organism presumed present after heating .e.g.
    N0.001 equivalent o one bottle in everey1000
    bottle heated becoming contaminated. (iii) the
    thermal death rate constant of the presumed
    organism present at 12ºC

  • Stage 4
  • The cool down time depends on the size of the
    load in the camber and the heat loss rate from
    the autoclave . water-spray are used to
    accelerate cooling in commercial sterilizers but
    very careful control is required to avoid bottle
    fracture and the ingress of the cooling spray
    into the sterilizes medium. The latter problem
    occurs when the vacuum formed in the heat space
    during cooling sucks contaminated cooling fluid
    up the thread of the cap and into the bottle

  • Culture media autoclaves should be untagged and
    of moderate chamber capacity only. Thermal locks
    on the doors should prevent them opening when the
    chamber temperature is above 80 º C but even in
    these circumstances care should be taken to avoid
    thermal shock when removing glass bottles of hot
    liquid from the autoclave.

  • . When screw-capped containers are placed in an
    autoclave the caps should be a half-turn free to
    allow the escape of heated air. When removed from
    the autoclave the caps are screwed down tight
    after the contents have cooled to ambient

  • All autoclaves should be calibrated and checked
    at fixed periods of time to ensure that they are
    functioning efficiently. Physical measurements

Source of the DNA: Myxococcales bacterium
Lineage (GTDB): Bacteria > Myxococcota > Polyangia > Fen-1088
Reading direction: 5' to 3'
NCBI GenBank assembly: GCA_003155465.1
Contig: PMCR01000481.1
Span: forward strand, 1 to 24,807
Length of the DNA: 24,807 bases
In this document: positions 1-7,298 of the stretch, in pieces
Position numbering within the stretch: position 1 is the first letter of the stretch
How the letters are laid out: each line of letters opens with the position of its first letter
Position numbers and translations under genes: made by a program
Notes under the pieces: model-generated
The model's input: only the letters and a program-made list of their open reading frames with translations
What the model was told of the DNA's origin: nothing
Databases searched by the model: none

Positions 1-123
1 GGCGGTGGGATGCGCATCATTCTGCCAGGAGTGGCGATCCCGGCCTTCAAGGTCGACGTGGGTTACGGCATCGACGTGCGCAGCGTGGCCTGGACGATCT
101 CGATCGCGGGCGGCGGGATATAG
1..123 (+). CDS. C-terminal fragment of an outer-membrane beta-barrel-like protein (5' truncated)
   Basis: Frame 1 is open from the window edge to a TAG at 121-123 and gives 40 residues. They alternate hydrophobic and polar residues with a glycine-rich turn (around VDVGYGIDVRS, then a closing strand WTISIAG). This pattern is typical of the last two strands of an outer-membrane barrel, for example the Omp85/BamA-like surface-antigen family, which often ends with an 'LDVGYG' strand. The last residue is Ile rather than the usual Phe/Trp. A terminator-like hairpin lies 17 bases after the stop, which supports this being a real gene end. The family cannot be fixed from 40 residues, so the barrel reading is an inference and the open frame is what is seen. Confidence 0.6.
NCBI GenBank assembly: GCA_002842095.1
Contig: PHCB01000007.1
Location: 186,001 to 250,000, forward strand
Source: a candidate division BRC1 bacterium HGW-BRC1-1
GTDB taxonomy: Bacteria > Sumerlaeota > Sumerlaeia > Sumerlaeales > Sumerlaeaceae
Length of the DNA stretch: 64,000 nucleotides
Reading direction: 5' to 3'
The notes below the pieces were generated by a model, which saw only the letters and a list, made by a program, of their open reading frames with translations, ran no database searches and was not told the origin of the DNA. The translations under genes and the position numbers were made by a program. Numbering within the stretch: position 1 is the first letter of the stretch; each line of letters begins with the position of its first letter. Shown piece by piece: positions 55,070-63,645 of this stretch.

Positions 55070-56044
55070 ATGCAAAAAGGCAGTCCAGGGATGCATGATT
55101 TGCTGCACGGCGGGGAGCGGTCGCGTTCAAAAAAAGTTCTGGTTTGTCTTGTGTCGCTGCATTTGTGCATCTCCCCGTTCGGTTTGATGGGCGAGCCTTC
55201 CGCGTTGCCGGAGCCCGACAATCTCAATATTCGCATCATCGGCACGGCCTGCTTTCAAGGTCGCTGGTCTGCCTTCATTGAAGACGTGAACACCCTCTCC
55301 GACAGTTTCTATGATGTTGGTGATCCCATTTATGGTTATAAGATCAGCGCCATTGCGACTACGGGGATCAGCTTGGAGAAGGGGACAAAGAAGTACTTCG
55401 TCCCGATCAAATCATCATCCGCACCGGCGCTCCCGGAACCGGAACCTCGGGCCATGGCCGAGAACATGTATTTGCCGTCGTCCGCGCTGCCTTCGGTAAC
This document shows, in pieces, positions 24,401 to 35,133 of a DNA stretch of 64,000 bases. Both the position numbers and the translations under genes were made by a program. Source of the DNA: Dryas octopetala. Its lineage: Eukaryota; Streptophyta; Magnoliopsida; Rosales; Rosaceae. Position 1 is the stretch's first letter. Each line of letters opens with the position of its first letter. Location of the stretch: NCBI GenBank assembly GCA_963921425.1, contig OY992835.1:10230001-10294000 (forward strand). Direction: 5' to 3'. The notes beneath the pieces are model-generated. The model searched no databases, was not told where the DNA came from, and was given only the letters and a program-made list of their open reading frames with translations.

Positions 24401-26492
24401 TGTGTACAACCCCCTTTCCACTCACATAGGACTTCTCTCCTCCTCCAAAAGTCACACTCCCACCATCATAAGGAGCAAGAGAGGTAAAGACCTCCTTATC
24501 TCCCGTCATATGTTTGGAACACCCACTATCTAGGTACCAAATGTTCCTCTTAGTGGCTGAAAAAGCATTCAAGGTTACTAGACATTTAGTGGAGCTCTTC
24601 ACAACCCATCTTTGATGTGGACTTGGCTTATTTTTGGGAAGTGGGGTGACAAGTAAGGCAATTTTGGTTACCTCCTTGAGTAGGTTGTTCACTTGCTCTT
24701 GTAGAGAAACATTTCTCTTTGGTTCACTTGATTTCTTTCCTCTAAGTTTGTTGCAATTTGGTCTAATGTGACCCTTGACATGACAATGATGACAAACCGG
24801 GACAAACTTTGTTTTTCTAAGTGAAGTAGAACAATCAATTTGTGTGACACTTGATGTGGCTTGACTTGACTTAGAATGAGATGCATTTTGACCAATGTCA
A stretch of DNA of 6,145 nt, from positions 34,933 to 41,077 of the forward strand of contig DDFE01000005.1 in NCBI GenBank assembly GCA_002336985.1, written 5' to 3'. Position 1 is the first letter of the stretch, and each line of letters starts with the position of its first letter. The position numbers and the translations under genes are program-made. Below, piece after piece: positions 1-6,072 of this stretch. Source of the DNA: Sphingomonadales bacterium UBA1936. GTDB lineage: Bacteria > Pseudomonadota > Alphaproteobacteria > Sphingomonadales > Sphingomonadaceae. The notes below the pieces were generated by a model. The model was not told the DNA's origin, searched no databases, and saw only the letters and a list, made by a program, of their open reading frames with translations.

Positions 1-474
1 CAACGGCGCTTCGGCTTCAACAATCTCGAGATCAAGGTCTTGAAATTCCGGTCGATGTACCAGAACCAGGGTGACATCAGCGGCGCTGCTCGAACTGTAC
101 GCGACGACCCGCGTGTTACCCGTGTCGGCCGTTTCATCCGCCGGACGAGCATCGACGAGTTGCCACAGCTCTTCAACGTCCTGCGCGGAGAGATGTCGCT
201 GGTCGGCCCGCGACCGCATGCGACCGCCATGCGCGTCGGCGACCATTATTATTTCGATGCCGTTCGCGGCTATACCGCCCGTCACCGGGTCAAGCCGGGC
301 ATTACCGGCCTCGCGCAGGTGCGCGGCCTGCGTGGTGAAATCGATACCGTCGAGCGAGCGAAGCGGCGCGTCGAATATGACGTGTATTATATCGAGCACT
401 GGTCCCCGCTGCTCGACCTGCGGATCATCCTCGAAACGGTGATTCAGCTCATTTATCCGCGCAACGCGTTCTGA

should be made on temperature and pressure
    readings, the quality of the steam should be
    checked ,the efficiency of the steam should be
    checked ,the efficiency of the ,near to-steam
    ,air traps in the base of the autoclave should be
    determined and the safety valves checked.
    Mandatory inspection of autoclaves as pressure
    vessels are normally carried out annually by
    specialist under instructions from insurers of
    such apparatus

Sterilization Checks
  • Biological indicators of sterilization will
    demonstrate the ability of the autoclaves to
    destroy spores .Such tests may be compulsory in
    certain countries. Chemical indicators will show
    the temperature reached or exceed and some will
    indicate the time held at the specified
    temperature . Under autoclaving is usually
    self-evident because failure to destroy all the
    bacterial spores naturally present in dehydrated
    media( the bioburden) will allow grow to take
    place in the stored or incubated medium. Failure
    of sterilization should always be suspected when
    contamination of prepared media occurs with
    sporing organisms.

Faults and Possible Causes in
Media sterilization
  • Fault Wrong pH value.Possible causes.
  • pH test carried out above 25ºC
  • Overheating through prolonged sterilization
  • remeltingor overlong period at 50 ºC
  • Incomplete solution of Medium.
  • Poor quality water or container
  • Dehydrated medium stored incorrectly or beyond
    the stated shelf lif

Turbidity ,Precipitation
  • Possible causesPoor quality water or container
  • Overheating or prolonged storage at 50ºC
  • pH value incorrect
  • Incomplete solution

  • Possible causes
  • Overheating.
  • Incomplete solution
  • pH drift

Soft gel
  • Possible causes
  • Agar not in solution, poor mixing, prolonged
    storage at 50ºC
  • Overheating at low pH value
  • Error in weighing or over dilution with inoculum
    or media supplement.

poor bacteriological growth
  • Prolonged and excessive heating ,incomplete
  • Inhibitory substance in water or container
  • Darkening and pH drift.

Preparation of sterilized Media
  • Liquid media which are sterilized in their final
    concentration should be cooled down room
    temperature as rapidly as possible. Screw caps
    should then tightened.